"Based on true events".

It is October 1973. The arrest of Charles Manson and his Familyís subsequent trials are all over the American news. Itís enough to give a young lad nightmares.

In this instance, the boy in question is curly-haired dinosaur-loving Steven (Joshua Ormond). Heís unsettled by his mother Bonnieís (Tara Reid) abusive marriage to his stepdad Barry (Faust Checho).

Perhaps itís not one of Bonnieís better ideas then when she decides to take off to her friendís house for a couple of weeks in order to find herself, and leaves Steven with his real dadís parents on their remote farmhouse.

The place is a breeding ground for Stevenís furtive, paranoid imagination. His fears are only heightened by grandmother Gladysí (Cloris Leachman) constant talk of violent death, and her warnings that he should never stray into the surrounding cornfields.

On his first afternoon at the farm, Steven does just that, following a crow into the corn and eventually stumbling across the body of a young woman.

Fleeing back to the farm, he later confesses to granddad Hiney (Bev Appleton) about what he saw. However, his claim is quickly dismissed as a crazy dream brought on by his obsession with the fact that Charles Manson is about to break free from prison and come looking for him. But, as they venture out into the nearest town for supplies, could that be the face of the dead girl adorning a "Missing" poster in the convenience storeís window Ö?

Surrounded by toy clowns and dinosaurs in his bedroom on an evening, missing his mum and having to endure his grandparentsí almost comedic fascination with the prospect of meeting a dark demise, poor Steven is soon convinced that death lurks around the farmhouse. His fears are hardly allayed by a meeting with the strung-out Eugene (Louis Morabito), a greasy hippy working at the nearby milk farm. Even he warns Steven to stay out of those cornfields.

Why? And, who are the hippies lurking not so far away who remind Steven of the Family members heís seen on the TV? Whatís going on in the farmhouse basement? And, when he eventually turns up, will Stevenís dad prove to be of any use whatsoever?

THE FIELDS, from co-directors Tom Mattera and David Mazzoni, along with writer Harrison Smith, takes a gander at a minor incident from the perspective of an outsiderís point of view. And the filmmakers ensure itís as dull as that sounds.

Although polished-looking and with a healthy dose of attention given to atmospheric lighting and camerawork, the film seems to be restraining itself for too much of its running time. Itís as if it wants to creep the viewer out, but not a great deal. Perhaps this is a knock-on effect of casting someone like Reid in your film: the producers maybe felt the need to water the screenplay down to ensure her demographic audience wouldnít turn away.

Truth be told, though, Reid doesnít feature too heavily in the film. Thank God Ė her mumbling was beginning to irritate the life out of me, especially as this disc is not equipped with subtitles.

The rest of the cast are generally good (even the moon-faced Ormond). Appleton takes the honours for most trustworthy performance. Unfortunately theyíre all saddled with an often laughably overwrought script which relies heavily on clichťs, signposts and predictable screenplay advancements. Even the flashback sequences are achieved in a tired, derivative fashion.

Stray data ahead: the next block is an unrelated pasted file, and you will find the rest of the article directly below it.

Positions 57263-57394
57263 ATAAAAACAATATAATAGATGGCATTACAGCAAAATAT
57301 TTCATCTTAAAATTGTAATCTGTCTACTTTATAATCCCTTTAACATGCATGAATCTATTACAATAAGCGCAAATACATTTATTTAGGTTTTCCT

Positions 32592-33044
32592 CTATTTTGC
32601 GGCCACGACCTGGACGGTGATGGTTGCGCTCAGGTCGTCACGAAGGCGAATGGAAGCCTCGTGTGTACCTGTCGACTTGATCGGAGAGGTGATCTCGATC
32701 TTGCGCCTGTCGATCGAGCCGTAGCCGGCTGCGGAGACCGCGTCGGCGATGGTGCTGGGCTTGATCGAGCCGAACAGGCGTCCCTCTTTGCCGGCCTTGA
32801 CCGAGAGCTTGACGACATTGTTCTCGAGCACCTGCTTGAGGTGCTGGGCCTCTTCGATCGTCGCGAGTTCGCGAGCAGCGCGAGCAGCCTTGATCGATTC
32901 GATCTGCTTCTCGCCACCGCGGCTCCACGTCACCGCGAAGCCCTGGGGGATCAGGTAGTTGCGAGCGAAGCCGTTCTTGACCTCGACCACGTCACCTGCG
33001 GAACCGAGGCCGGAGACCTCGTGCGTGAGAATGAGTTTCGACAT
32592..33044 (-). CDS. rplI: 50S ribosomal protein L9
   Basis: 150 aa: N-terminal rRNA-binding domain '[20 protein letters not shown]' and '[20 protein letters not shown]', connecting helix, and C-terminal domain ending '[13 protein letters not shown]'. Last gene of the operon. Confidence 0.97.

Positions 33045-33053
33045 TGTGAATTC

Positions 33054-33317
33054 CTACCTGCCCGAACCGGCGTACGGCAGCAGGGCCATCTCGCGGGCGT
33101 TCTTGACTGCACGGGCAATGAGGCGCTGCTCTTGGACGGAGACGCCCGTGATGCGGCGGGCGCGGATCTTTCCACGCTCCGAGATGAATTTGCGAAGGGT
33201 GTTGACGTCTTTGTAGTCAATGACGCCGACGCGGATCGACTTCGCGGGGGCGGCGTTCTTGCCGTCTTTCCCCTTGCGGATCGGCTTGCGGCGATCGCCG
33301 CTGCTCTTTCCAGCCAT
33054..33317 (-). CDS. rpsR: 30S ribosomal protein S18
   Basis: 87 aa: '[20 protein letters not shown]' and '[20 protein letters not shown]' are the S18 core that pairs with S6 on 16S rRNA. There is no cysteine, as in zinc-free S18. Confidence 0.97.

The period detail is good if obvious, focusing on Stevenís T-shirts and toys, old analogue TV sets and some lovely of-their-time cars. Allusions to Americaís disillusionment with its role in the Vietnam war and the air of general uncertainty that greeted the nation at the end of the peace generation are interesting but never explored to a satisfying degree. At least the concept of a little boy who believes scary people are going to get to him, is one that most of us can probably somehow identify with.

Whatís left then is a rather lacklustre, familiar set-up that fits best as a drama (packaging it as a horror film doesnít do anyone favours) and that isnít likely to hold the interest of seasoned genre audiences.

THE FIELDS comes to UK DVD uncut courtesy of Arrow Films. The 1.78:1 widescreen transfer is anamorphically enhanced for the benefit of 16x9 television sets, and looks pretty good. Relatively sharp and boasting nice vivid colour schemes during exterior shots, itís a fair if not great presentation.

English audio comes in options of 2.0 and 5.1 mixes. Both are good, although the latter only really excels when the over-the-top score occasionally kicks in.

The disc is defaulted to open with a trailer for THE SHRINE. From there, an animated main menu page leads into a static scene-selection menu allowing access to THE FIELDS via 12 chapters.

There are no extra features Ö unless you count a limited edition release boasting a lenticular cover.

THE FIELDS is a below par thriller about nothing much, where nothing much happens. Itís served here on a basic disc from Arrow Films.

Review by Stuart Willis

Released by Arrow Films
Region 2 - PAL
Rated 18
Extras :
see main review